It’s most cost effective to buy your hearing aid batteries in a larger pack to decrease their individual price. It’s worth remembering when you are budgeting for your hearing aid batteries that the smaller they are, the more frequently they will need to be replaced in comparison to larger batteries.

You should ask your hearing aid provider about the expected lifespan of your batteries during your consultation so you can work out how many you will need over the course of a month. This will help you budget for battery costs.


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How Can I Extend The Lifespan Of My Hearing Aid Batteries?

Unfortunately there is no way to extend the lifespan of your hearing aid batteries, but you can make sure that no power is wasted by following these simple tips:

  • Always turn off your hearing aids when they are not being used and open the battery compartment door to allow any build-up of moisture to evaporate.

  • Store your batteries at room temperature, and keep them away from humid environments as this can shorten the battery life.

  • Don’t put your hearing aid batteries in contact with any other metal objects like your house keys or loose change as there is a chance they could short-circuit the batteries.

Unused hearing aid batteries will typically remain charged for up to three years if kept in a dry environment at room temperature.


Does It Matter What Brand Of Hearing Aid Battery I Buy?

When buying hearing aid batteries, the brand does not matter as all of the sizes and colours are standardised. Some brands of hearing aid batteries are more popular than others however, including Rayovac and Energizer.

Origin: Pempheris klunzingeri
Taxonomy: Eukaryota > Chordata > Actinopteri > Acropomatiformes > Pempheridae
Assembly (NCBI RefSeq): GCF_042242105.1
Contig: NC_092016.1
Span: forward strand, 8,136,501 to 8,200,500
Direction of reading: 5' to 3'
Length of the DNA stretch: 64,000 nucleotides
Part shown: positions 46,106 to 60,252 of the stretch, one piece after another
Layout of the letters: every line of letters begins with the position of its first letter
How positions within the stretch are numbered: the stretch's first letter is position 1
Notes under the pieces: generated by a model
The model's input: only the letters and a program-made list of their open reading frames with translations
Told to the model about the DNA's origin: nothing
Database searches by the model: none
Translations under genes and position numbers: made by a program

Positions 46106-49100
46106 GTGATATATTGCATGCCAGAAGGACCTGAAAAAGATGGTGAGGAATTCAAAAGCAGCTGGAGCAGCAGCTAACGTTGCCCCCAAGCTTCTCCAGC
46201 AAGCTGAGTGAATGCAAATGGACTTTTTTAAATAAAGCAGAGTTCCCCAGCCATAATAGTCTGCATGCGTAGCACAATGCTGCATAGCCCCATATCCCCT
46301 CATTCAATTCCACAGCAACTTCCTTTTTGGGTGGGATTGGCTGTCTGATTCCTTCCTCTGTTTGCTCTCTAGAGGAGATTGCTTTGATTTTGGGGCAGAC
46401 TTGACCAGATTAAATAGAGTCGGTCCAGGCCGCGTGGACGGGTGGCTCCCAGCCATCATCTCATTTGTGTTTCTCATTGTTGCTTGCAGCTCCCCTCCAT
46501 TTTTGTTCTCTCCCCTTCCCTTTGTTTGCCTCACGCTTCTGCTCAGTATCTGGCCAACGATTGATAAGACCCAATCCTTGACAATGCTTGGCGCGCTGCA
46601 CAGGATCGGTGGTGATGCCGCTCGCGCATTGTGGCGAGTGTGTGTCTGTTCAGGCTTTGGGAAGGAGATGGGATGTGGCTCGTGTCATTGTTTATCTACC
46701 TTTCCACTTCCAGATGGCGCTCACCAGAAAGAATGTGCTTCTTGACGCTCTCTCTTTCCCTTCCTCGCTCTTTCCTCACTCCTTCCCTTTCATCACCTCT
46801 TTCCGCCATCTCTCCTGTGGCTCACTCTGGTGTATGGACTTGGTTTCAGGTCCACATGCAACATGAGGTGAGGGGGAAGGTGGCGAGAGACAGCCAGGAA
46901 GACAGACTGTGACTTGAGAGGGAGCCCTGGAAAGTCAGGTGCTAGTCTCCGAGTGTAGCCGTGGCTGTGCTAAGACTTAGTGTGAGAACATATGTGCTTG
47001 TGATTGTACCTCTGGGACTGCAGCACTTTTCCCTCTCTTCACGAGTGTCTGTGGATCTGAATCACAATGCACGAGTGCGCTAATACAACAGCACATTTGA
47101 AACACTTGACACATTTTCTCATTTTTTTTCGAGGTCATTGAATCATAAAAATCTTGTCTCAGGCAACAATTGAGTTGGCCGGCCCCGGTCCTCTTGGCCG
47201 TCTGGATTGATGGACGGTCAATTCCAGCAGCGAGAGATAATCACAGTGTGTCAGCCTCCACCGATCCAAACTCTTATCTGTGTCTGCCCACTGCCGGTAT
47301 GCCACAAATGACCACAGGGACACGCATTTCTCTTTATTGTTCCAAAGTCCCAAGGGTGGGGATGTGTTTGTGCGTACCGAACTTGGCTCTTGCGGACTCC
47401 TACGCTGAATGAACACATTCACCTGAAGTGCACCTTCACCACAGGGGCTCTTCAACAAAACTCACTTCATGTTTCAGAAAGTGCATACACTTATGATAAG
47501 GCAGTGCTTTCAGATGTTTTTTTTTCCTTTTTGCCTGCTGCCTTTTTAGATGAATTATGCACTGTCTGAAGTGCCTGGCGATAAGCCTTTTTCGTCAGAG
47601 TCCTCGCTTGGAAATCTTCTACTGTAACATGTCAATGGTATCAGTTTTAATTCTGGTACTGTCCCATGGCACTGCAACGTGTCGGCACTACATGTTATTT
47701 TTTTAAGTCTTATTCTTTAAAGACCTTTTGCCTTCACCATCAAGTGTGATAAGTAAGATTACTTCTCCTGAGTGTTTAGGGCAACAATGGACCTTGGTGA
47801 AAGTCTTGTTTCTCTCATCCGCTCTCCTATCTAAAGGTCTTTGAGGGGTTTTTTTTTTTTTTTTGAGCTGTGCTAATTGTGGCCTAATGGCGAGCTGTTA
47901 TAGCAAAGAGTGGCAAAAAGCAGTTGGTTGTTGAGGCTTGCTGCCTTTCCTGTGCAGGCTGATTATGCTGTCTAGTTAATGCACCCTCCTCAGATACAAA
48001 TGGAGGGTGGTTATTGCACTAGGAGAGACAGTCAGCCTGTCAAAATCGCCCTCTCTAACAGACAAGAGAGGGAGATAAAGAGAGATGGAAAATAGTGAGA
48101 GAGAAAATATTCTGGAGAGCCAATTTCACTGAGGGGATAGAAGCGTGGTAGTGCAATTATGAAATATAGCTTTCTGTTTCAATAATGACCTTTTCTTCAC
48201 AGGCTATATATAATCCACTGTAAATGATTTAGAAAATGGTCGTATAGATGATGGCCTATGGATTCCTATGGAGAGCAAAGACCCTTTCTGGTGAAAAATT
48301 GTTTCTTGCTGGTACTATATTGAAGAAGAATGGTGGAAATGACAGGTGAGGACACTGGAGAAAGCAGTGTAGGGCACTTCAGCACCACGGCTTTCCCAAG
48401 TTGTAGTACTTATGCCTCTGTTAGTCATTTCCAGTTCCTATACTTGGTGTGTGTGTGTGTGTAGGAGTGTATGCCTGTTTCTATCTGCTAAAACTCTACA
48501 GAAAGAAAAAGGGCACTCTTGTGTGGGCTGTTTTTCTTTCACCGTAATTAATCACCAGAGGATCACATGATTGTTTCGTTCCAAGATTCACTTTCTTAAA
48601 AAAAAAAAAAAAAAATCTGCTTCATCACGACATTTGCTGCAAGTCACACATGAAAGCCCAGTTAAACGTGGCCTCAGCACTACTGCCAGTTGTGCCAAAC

The most important thing when buying hearing aid batteries is to get the right size for your hearing aid. This is information you can obtain from your hearing care specialist.


Where Can I Buy Hearing Aid Batteries?

Hearing aid batteries are very easy to obtain. They can be bought from high street retail stores, hearing aid providers, chemists, supermarkets, electronic shops and online. You should look out for special deals on hearing aid batteries in order to get the best price.

audiologist shaking a customer's hand

It might be worthwhile buying your batteries from a hearing aid provider as they go through their stock of batteries regularly, meaning they tend to provide their customers with batteries which are ‘fresher’ than ones purchased elsewhere.

Some providers also supply their customers with free batteries as part of their aftercare programme, which could save you a considerable amount of money in the long term. You should ask your hearing care specialist if this is something that they offer.

If you got your hearing aids free on the NHS, they will also cover the cost of your replacement batteries for the entire time that you have your hearing aid.


Why Is My Hearing Aid Not Working After Inserting A New Battery?

If your new battery is not working after being inserted into your hearing aid, there could be a few reasons as to why. Here are four common issues to check:

  1. The battery might have been inserted too quickly after removing the factory-sealed sticker. It’s worth waiting a minute once peeling off the sticker to allow the battery time to activate before fitting it into your hearing aid.

  2. The battery is dead. Very rarely batteries can be bought faulty. Alternatively, make sure you have replaced a new battery and not mixed it up with an old, used one.

  3. Dented battery. This damage to the battery’s surface could affect the contact it has with the hearing aid.

  4. The battery is the wrong size. Always make sure you have the correct battery size for your type of hearing aid.

  5. The battery has not been stored in the correct conditions. Make sure you keep your batteries at room temperature, away from any moisture or metal.

If problems persist and your hearing aid batteries continue to not operate, you should contact your hearing aid provider for further advice.